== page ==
6. Improves your blood flow
  7. Provides endorphins to feel good
  8. Fights against depression
  9. Improves your social confidence
  10. Extends the amount of years you live
  11. Stimulates mental focus and concentration
  12. Lowers your body fat and weight
  13. Strengthens your immune system
  14. Presents opportunities to make new friends
  15. Increases testosterone
  16. Lessens risk of joint pain
  17. Tones and strengthens your skin
  18. Enhances your endurance
  19. Protects you against heart disease
  20. Lowers risk of some cancers
  21. Convinces you you’re stronger than you think
  22. Fights against dementia
  23. Motivates you to eat healthier
  24. Burns extra calories
  25. Provides a creative outlet
  26. Helps you feel sexier
  27. Drives more romance in your relationship
  28. Lowers cholesterol in a natural way
  29. Makes your dog healthier and happier with more walks
  30. Decreases your resting heart rate
  31. Instills discipline and self-control
  32. Teaches your kids to exercise
  33. Increases your work performance
  34. Adds a challenge to your day
  35. Strengthens your bones
  36. Develops your athletic ability
  37. Pushes you to take more risks
  38. Digests your food better
  39. Lowers risk of diabetes
  40. Lowers triglycerides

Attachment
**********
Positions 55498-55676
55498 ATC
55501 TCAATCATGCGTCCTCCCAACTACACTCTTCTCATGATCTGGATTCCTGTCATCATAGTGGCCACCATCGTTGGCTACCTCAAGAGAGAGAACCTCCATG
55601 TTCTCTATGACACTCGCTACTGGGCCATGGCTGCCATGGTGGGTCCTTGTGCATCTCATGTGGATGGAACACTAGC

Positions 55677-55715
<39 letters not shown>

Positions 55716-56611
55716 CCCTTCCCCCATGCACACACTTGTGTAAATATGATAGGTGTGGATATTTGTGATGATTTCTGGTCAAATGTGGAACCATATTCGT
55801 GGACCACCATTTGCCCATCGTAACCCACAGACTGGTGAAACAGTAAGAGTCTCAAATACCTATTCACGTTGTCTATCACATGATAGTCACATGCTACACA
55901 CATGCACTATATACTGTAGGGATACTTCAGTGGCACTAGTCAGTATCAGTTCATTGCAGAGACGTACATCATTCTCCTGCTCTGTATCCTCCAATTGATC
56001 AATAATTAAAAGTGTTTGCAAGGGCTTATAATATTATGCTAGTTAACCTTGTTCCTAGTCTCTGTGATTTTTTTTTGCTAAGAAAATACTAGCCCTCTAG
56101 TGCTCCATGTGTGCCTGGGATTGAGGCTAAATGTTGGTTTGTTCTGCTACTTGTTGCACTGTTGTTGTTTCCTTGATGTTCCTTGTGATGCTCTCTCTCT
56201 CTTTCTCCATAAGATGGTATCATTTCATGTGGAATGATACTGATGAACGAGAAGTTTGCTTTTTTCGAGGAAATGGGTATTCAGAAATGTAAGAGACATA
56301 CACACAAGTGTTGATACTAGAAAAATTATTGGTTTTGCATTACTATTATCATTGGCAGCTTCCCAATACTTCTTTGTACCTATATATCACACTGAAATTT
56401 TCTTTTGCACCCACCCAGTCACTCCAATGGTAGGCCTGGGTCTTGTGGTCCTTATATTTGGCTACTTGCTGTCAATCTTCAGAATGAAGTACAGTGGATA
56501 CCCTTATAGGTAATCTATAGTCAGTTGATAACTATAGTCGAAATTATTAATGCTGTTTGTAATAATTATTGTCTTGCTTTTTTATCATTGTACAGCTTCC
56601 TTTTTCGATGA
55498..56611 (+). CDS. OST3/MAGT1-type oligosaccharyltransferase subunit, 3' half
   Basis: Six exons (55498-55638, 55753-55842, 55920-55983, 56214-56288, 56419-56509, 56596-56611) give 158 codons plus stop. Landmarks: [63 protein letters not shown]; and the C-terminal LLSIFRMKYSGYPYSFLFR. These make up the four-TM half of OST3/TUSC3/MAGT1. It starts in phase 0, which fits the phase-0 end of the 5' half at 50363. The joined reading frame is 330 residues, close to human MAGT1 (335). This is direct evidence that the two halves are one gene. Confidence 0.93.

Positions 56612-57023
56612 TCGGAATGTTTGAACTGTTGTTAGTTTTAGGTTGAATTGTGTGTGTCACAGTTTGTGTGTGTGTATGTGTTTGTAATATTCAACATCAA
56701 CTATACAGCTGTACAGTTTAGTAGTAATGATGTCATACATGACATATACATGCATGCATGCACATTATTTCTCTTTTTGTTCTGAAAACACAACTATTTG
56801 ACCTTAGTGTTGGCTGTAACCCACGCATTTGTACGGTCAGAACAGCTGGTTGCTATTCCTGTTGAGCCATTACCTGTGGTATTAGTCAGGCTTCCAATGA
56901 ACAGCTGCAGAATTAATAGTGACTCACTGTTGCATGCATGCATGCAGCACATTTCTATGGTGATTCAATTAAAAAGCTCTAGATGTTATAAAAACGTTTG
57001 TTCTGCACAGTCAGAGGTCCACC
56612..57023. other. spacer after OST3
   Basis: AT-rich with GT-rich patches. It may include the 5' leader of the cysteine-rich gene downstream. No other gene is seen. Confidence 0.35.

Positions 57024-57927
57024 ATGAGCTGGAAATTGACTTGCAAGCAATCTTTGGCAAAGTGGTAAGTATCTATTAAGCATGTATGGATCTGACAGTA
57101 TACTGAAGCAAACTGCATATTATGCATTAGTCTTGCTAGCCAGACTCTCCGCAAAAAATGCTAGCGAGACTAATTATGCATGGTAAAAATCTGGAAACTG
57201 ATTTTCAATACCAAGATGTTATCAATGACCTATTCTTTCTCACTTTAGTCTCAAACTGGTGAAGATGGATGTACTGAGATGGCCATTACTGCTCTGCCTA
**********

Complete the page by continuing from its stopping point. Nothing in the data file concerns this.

41. Aids your immune system fighting infections
  42. Improves emotional stability
  43. Gives you a positive goal to attach your energy to
  44. Alleviates constipation
  45. Stimulates pain-releasing hormones
  46. Improves oxygen movement to the body
  47. Lowers the risk of osteoporosis
  48. Speeds up your metabolism
  49. Helps remove lactic acid in the body
  50. Develops a mindset of self improvement
  51. Straightens up your posture
  52. Provides a healthy habit to exercise more
  53. Develops flexibility and range of motion
  54. Makes it easier to fit into different types of clothes
  55. Gives you a social setting to meet like-minded people
  56. Helps you think positive
  57. Saves you doctor bills down the road
  58. Increases creativity
  59. Allows you to eat unhealthy without getting fat
  60. Makes you drink more water
  61. Protects your eyes and eyesight
  62. Creates a mentality of respecting your body
  63. Builds muscle tone
  64. Provides opportunities to test your willpower
  65. Fights against allergies
  66. Makes you look younger than you are
  67. Prepares you for change
  68. Increases fertility for making babies
  69. Improves body control